I’m so proud of you!

  5. Oneinamillion says:

    I had my own experience of that level of ignorance recently and it knocked the wind out of me too. It’s astounding but it comes from a place of ignorance, not hate (I hope). Doesn’t mean it’s any less infuriating.

  6. Ugh. Ugh. Ugh. 😦

  7. seedpodlian says:

    I pity him mostly. What kind of life must he have had to think like that, to not know how hurtful those words would feel to you, to judge life and someone else’s value like that? I would pity him because maybe he actually has a neurological issue – some people are ‘highly functioning’ (ie what most would refer to as ‘normal’) but do not have an internal editor. I’ve known people like this- who honestly need to be taught appropriate responses. Maybe he’s on medication that impacts on him?

    I pity him because honestly I think his first resonse was to feel inadequate. He thought, ‘I couldn’t do that…’ He has learned somewhere that he is not capable of true love.

    I pity him because one day he may find himself the father of a person he feels incapable of loving. I hope by then he has learned to love himself more.

    I pity him because he views the world the way he views himself. That’s a terrible way to live.
    Maybe meeting you and your daughter is the pebble that starts the avalanche? Maybe grace does shine upon him and one day years from now you read a blog post written by a man who’s come full circle? We can hope right? It sucks to be an ambassador in a hostile land. The saying grace under fire comes to mind. The worst bit of course I would imagine is that this man lobbed a grenade at you when you didn’t know you were in battle.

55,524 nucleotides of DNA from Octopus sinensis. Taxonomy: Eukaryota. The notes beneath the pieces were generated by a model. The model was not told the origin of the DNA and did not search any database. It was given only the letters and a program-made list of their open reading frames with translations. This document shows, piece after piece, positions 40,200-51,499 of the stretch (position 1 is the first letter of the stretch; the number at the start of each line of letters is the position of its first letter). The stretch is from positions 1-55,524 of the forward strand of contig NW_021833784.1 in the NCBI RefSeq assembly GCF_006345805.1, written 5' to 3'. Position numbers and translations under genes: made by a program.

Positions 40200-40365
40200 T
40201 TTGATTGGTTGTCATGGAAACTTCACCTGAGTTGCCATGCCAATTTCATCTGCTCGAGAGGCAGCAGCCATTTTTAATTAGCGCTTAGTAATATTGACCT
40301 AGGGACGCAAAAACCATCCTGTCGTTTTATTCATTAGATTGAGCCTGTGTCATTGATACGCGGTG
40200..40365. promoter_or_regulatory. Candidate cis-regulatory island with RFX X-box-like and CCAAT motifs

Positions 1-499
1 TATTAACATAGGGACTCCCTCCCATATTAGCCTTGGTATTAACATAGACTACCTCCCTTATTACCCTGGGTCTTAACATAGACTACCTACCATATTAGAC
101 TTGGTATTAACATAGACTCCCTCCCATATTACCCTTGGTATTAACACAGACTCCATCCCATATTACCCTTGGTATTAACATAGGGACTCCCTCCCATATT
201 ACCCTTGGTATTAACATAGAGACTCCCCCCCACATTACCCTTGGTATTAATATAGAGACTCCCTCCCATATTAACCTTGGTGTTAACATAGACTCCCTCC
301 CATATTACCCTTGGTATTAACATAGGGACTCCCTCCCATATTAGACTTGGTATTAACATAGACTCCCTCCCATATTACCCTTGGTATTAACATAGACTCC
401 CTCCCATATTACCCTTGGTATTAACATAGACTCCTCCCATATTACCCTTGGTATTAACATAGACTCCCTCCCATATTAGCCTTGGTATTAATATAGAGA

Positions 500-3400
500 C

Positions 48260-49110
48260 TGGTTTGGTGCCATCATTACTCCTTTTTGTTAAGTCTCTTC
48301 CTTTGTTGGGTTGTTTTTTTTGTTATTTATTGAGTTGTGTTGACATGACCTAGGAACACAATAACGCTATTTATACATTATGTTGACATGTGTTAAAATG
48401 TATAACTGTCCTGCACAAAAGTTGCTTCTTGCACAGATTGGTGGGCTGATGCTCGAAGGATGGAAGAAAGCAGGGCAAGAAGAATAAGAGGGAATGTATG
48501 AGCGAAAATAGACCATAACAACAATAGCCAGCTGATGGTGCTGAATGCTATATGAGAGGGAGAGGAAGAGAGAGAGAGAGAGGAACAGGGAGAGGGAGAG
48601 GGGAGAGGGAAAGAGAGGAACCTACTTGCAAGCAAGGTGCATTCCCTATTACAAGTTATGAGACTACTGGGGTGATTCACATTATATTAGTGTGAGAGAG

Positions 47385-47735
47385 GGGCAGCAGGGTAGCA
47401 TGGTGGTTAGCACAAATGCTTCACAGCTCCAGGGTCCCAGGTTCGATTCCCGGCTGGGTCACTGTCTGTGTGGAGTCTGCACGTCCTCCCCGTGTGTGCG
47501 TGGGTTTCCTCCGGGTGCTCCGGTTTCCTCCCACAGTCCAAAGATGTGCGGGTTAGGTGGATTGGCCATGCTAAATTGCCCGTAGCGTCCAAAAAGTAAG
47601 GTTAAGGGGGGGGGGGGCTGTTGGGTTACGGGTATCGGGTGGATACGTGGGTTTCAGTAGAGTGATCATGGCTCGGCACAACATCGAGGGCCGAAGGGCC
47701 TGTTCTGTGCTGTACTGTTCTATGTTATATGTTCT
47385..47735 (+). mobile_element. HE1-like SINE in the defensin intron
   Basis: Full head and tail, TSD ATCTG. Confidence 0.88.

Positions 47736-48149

By the way, for the record and to balance it out: I’m a stranger and until today I’d never seen your daughter. Here’s my resonse to seeing her photo (let’s pretend we are in an elevator)…. ‘Oh my goodness if you don’t mind me saying your daughter is beautiful.’ I would then introduce myself to your daughter and if she cried I would say, ‘That’s ok it’s good to be shy sometimes.’ If she told me her name I would smile and introduce her to my daughter Ida May who doesn’t know how to say her name yet and who would most likely throw her hands up to shield her face from you. Kids hey. X

    • Maggie says:

      Thank you. 🙂 I do believe that she cried because she knew how tense my husband and I were feeling in that moment. She does tend to get emotional when other people in the room are.

      We continue to hope to start lots of avalanches. Thank you for sharing your thoughts.

  8. Joanne says:

    Oh, I’m so sorry this happened. And I mean, other than a taco punch to the throat, what would have been the appropriate response – in front of your child, no less? Poor Tess. Poor Mama.
    Bravo to you for staying composed. Had he stepped into my elevator with that nonsense…?

    Jesus take the wheel.

    She’s getting soooo big and still so pretty. Screw that stupid man. To hell with him, I say.

  9. Joanne says:

    (“still” as in, yep, cute as a bug…and not still as in, expecting her looks to just implode any second, now… lol just wanted to clarify) ❤

  10. […] have run the gamut of responses to Down syndrome (remember this guy??).  Not all responses are negative.  Most, in fact, are quite benign, even a little sweet.  And […]